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With Italy, Jorginho was a semi-permanent player under Roberto Mancini as he made 28 of his 33 appearances for the Azzurri after Mancini took charge in 2018. Under Mancini, the national team scored 90 goals in 37 games, consecutively. He scored 11 matches without conceding a goal and was unbeaten in 32 matches.

In all of these spells, Jorginho works in the shadows to allow the most creative and expressive players to flourish. It’s easier to think of Lorenzo Insigne, Gonzalo Higuain, Marco Verratti, or N’Golo Kante before Jorginho.

Spain’s Cesar Azpilicueta, Jorginho’s captain at Chelsea, touched on comparisons between his semi-final opponent and his colleague Busquets. “They are two great players who move well in short spaces: smart, tactically sharp, judge the space well and always choose the right pass for the team. Jorginho is a great footballer, very important to the way Italy plays. The less he interferes the more chance we have of controlling them. The match. Hopefully we can dominate on Tuesday: Sergio is very important to us in that,” he said.

The 32-year-old has achieved veteran status for being an invisible mid-park leader for Barcelona and Spain for more than a decade. To be fair with him, when you play alongside Lionel Messi, Xavi Hernandez and Andreas Iniesta, it’s easy to get lost in the background and his work gets overlooked.

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His job was to keep things simple. Help reclaim the ball, quickly redistribute possession and take advantage of space so that the most creative players thrive. Between 2010 and 2015, last season, the Xavi-Iniesta-Busquets trio played together, Busquets averaged 91.65 assists, 2.6 tackles and 2.23 interceptions per game. He often uses his success as a stick to beat him as well. Will he be able to adapt to the more physical demands of the domestic league? Mostly not. Can our planet penetrate it into another solar system? Again, maybe not.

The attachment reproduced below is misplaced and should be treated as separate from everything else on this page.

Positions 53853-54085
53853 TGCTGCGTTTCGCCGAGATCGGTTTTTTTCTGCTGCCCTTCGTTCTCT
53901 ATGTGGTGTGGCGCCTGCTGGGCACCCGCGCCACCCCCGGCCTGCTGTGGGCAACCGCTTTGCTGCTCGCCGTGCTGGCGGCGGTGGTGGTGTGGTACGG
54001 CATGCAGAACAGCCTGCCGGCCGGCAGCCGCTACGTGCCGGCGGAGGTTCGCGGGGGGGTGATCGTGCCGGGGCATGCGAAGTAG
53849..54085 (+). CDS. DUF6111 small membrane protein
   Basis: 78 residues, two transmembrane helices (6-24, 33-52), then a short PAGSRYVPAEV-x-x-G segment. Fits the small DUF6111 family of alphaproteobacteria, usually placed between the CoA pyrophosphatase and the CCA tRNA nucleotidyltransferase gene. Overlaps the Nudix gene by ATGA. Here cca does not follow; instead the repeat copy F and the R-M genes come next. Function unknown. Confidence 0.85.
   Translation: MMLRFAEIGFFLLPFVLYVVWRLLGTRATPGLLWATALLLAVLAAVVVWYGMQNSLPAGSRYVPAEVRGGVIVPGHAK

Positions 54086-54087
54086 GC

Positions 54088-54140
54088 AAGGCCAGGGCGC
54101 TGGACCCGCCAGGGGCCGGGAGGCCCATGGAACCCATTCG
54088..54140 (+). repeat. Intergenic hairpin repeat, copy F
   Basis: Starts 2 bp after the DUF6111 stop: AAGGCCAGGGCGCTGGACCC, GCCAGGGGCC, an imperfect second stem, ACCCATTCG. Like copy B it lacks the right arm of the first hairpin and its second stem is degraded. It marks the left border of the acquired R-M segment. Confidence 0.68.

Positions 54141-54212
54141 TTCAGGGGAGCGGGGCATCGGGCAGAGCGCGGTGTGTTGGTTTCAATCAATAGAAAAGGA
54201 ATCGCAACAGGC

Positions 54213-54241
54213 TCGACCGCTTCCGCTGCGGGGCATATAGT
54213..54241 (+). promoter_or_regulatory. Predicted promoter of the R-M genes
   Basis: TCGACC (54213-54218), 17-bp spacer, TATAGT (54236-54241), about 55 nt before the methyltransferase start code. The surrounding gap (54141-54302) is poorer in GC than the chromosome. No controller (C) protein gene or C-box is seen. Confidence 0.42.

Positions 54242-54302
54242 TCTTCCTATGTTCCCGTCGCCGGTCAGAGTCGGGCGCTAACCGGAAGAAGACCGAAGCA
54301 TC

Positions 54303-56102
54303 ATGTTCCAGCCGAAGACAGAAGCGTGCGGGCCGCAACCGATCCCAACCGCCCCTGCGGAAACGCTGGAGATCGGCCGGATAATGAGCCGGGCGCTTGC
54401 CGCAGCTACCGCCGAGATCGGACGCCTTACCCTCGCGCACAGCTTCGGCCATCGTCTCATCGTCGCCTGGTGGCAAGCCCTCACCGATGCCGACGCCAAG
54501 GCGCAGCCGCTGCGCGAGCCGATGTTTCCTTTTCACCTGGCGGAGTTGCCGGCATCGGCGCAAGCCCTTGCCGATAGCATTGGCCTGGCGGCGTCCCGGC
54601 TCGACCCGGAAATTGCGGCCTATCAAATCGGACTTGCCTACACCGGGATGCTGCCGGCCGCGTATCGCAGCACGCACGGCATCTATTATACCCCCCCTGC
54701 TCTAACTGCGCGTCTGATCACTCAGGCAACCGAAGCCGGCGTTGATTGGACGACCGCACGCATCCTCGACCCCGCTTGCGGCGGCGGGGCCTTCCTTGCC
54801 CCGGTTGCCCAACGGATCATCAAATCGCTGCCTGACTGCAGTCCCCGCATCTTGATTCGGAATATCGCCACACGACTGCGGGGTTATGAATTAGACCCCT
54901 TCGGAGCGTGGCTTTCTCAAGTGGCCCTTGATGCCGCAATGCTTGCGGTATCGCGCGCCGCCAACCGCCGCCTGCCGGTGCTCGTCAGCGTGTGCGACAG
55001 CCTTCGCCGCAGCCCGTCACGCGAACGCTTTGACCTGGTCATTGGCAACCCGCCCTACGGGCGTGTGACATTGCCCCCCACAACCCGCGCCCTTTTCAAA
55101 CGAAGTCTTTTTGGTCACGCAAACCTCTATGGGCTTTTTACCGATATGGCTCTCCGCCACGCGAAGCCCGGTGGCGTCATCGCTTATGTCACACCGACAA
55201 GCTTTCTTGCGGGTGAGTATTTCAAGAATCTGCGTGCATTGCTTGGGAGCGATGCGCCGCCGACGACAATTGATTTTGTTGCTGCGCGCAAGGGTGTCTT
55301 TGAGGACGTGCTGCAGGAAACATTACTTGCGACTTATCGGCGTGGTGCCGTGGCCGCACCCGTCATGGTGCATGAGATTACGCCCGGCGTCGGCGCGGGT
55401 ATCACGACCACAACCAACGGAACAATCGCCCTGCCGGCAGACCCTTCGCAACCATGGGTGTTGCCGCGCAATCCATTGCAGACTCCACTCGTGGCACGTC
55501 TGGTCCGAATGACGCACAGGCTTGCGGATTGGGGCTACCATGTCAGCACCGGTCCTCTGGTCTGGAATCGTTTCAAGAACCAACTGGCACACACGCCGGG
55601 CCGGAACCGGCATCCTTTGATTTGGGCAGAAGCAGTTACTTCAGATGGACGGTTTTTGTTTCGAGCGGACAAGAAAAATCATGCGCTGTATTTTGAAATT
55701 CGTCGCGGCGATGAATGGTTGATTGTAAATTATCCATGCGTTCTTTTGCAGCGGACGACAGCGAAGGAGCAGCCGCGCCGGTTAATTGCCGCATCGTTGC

Busquets is still the only player left in this team that won the 2010 World Cup and Euro 2012, but he’s not just there to help move Luis Enrique’s young team heading to Qatar 2022. As Azpilicueta pointed out, Busquets is key to making that happen. The Spanish side on the field.

For both Spain and Italy to implement possession-oriented football, players must work aggressively off the ball to replace the ball. to me Fbref The stats, among the 44 midfielders in the tournament with 50+ impacted pressings, Busquets had a success rate of 36.4 percent (6th) and Jorginho 32.1 percent (ninth). Jorginho is fifth in ball interceptions with 11, while Busquets occupies five of three games.

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In terms of ball, Spain dominates the possession charts with 67.2 per cent while Italy is third with 55.8 per cent. While the duo does their part to retain possession, they also help advance play up the court. Of the 33 midfielders who attempted 150 passes, Busquets had 28 passes (8th) to the final third and Jorginho 45 passes (fourth).

On Tuesday, mid-park control will be the key to forcing the will of one team over the other, and Jorginho and Busquets will look to have their say in calm.